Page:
Re: MD Science vs. Theism: Where's The Beef?

From: Mark Steven Heyman (
Date: Tue May 03 2005 - 03:56:28 BST

  • Next message: Mark Steven Heyman: "Re: MD Science vs. Theism: Where's The Beef?"

    On 2 May 2005 at 13:16, Scott Roberts wrote:

    On 2 May 2005 at 14:36, Sam Norton wrote:

    And as, to me, it seems the core of the thread is Scott's question
    about whether science and 'contemporary non-fundamentalist theism'
    are in conflict.

    msh before:
    I agree and, as often happens, comments have galloped away from the
    original subject, so let's see if we can rein them into a new corral.

    3) Sam claimed, therefore, that no Catholics really believe they are
    eating flesh and drinking blood.

    5) I claimed that this is not the impression I got as a young
    Catechism student. But maybe Sister Mary hadn't read Aquinas.

    This was resolved, I presume, when you tasted bread and not flesh, no?

    Not really. As I wrote, Sister Mary said it doesn't taste like flesh
    and blood, but it IS flesh and blood. (I guess I'm not the only one
    rushing the reading so I feel better now).

    6) Ant said that maybe she had but was doing what the church seeks to
    do: indoctrinating members to adopt non-questioning, non-scientific,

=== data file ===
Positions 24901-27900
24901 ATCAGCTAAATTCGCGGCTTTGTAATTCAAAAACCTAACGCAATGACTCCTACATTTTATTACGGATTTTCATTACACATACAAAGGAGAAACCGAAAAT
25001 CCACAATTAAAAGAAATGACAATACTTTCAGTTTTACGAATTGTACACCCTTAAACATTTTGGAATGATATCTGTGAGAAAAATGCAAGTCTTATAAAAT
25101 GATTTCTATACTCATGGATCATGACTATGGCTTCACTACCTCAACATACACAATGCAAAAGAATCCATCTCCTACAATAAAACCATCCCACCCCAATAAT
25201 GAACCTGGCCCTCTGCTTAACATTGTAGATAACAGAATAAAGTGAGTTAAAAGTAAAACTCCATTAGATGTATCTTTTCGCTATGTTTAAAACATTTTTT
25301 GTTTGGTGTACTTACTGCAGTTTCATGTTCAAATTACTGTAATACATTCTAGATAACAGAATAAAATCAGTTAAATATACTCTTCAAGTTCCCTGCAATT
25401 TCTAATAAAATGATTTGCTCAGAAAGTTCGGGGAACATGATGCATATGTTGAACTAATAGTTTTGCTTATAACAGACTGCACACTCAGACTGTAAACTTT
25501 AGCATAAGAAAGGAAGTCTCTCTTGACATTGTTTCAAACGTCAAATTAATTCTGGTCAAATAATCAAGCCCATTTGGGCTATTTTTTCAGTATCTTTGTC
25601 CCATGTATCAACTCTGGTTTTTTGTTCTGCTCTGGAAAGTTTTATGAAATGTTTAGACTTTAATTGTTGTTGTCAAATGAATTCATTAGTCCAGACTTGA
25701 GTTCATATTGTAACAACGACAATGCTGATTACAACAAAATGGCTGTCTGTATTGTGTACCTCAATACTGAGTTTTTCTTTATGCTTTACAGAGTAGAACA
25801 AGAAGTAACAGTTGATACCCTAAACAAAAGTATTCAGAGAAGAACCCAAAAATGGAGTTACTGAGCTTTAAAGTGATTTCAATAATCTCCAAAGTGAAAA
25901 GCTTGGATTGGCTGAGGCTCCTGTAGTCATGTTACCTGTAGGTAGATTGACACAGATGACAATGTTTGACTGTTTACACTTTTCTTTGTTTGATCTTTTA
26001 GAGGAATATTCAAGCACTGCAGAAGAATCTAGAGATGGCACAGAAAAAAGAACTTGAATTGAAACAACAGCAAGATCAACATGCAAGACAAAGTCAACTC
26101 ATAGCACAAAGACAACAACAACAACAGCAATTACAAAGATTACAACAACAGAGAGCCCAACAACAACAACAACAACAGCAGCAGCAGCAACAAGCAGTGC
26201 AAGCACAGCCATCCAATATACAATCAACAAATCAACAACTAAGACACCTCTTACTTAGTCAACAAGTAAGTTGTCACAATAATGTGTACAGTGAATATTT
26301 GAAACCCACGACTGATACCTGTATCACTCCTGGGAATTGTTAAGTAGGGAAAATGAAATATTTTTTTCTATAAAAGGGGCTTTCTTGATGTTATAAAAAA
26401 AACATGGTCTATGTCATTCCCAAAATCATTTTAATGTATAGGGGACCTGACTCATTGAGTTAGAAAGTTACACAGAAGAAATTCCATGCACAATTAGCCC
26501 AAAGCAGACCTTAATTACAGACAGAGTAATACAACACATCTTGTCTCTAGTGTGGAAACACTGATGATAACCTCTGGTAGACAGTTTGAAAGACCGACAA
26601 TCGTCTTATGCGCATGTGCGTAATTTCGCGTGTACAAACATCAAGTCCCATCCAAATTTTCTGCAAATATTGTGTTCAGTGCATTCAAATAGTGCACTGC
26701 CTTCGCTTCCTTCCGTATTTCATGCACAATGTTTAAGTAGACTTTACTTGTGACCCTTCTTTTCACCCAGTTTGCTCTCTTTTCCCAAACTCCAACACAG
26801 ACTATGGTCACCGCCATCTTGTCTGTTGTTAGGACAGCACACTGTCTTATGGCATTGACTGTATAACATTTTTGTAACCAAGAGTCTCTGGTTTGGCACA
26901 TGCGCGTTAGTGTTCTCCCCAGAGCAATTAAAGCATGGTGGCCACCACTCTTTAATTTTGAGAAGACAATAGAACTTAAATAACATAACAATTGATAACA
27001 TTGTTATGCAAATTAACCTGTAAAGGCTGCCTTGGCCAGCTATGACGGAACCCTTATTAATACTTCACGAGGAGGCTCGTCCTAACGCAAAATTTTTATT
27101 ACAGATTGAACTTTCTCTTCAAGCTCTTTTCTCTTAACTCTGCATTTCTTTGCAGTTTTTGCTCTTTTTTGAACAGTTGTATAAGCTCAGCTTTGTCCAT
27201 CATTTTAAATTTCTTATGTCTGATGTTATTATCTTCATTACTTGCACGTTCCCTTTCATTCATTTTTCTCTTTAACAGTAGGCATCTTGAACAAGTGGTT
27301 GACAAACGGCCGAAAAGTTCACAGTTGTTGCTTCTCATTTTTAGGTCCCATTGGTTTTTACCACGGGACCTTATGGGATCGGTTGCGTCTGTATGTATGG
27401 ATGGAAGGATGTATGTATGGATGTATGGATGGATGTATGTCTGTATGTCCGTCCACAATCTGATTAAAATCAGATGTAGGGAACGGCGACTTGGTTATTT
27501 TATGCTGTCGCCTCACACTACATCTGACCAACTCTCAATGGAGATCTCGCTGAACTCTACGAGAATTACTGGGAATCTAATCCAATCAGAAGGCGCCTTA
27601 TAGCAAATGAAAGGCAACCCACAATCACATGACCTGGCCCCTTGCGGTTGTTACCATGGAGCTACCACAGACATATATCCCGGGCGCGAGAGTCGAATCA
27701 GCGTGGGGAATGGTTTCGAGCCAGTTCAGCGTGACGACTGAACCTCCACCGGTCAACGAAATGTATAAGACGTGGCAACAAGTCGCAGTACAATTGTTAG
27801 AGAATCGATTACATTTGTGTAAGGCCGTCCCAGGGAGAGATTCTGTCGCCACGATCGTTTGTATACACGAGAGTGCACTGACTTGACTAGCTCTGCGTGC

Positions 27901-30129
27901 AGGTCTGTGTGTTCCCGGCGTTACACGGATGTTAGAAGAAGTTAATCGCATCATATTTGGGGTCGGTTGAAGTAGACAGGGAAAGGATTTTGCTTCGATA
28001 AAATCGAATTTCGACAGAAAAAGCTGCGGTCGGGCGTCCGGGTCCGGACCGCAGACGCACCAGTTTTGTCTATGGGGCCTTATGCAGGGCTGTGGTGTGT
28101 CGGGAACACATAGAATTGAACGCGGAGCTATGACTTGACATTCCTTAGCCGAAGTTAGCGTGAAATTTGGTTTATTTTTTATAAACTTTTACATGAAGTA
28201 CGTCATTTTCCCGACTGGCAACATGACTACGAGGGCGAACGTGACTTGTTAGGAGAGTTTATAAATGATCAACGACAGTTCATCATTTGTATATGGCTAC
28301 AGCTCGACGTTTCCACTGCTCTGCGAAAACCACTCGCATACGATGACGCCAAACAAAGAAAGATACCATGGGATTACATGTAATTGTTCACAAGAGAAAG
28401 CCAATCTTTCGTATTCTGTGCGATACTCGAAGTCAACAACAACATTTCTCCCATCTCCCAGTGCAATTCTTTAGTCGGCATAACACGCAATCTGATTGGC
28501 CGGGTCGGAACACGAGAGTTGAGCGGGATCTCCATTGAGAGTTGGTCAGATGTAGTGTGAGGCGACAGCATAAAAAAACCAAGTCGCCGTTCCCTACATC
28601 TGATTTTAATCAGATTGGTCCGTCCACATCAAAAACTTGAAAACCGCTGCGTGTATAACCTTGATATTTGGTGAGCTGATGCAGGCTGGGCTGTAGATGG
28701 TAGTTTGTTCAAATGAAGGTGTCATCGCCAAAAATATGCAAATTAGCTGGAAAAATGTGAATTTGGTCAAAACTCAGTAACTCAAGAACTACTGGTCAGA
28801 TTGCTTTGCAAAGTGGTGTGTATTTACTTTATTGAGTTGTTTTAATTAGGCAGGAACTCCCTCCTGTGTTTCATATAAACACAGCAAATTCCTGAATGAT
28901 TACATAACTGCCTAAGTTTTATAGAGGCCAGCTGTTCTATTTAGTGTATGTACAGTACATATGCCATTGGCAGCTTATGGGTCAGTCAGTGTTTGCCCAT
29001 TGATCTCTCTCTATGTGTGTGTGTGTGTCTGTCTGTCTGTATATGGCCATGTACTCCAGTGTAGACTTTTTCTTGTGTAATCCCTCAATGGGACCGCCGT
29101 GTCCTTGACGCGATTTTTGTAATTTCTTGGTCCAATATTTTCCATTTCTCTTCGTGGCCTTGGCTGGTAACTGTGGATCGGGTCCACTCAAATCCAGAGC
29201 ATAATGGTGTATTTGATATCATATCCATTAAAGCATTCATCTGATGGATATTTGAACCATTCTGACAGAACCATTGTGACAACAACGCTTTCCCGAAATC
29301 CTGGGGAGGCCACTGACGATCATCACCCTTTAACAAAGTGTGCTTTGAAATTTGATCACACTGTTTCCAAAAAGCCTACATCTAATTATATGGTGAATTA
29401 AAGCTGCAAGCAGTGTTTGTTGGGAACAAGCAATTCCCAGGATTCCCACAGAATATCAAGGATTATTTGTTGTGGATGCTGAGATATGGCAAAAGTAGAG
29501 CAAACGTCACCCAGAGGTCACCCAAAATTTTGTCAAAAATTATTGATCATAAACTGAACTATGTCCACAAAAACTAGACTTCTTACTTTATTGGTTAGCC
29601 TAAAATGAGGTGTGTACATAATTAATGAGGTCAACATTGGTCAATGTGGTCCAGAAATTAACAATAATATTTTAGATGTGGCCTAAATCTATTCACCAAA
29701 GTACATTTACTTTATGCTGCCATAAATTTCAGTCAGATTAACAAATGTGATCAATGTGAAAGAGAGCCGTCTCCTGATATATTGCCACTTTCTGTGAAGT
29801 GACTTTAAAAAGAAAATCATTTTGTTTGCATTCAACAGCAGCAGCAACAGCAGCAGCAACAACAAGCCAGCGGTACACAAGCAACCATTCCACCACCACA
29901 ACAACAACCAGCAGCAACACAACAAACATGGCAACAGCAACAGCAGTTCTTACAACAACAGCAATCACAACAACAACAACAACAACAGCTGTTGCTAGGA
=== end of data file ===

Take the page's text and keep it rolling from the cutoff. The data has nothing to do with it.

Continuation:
authoritarian explanations of what is and isn't true.

    One must distinguish between what one can tell a child and what one can tell
    an adult. How many children learn of the Big Bang as a fact, without going
    into an explanation of what a scientific theory is (and how many adults
    think it is a fact)?

    In matters other than size and body hair, I think the difference
    between adults and children is highly over-rated. I think adults
    underestimate children on a regular basis. And I know a bunch of
    adults who have no business "telling" children anything. And I've
    met children whose understanding of the world far exceeds that of
    their parents. So I guess I'm not as impressed with the
    distinction. I think we'll give the world an evolutionary boost when
    we stop telling our children fairy tales of any kind.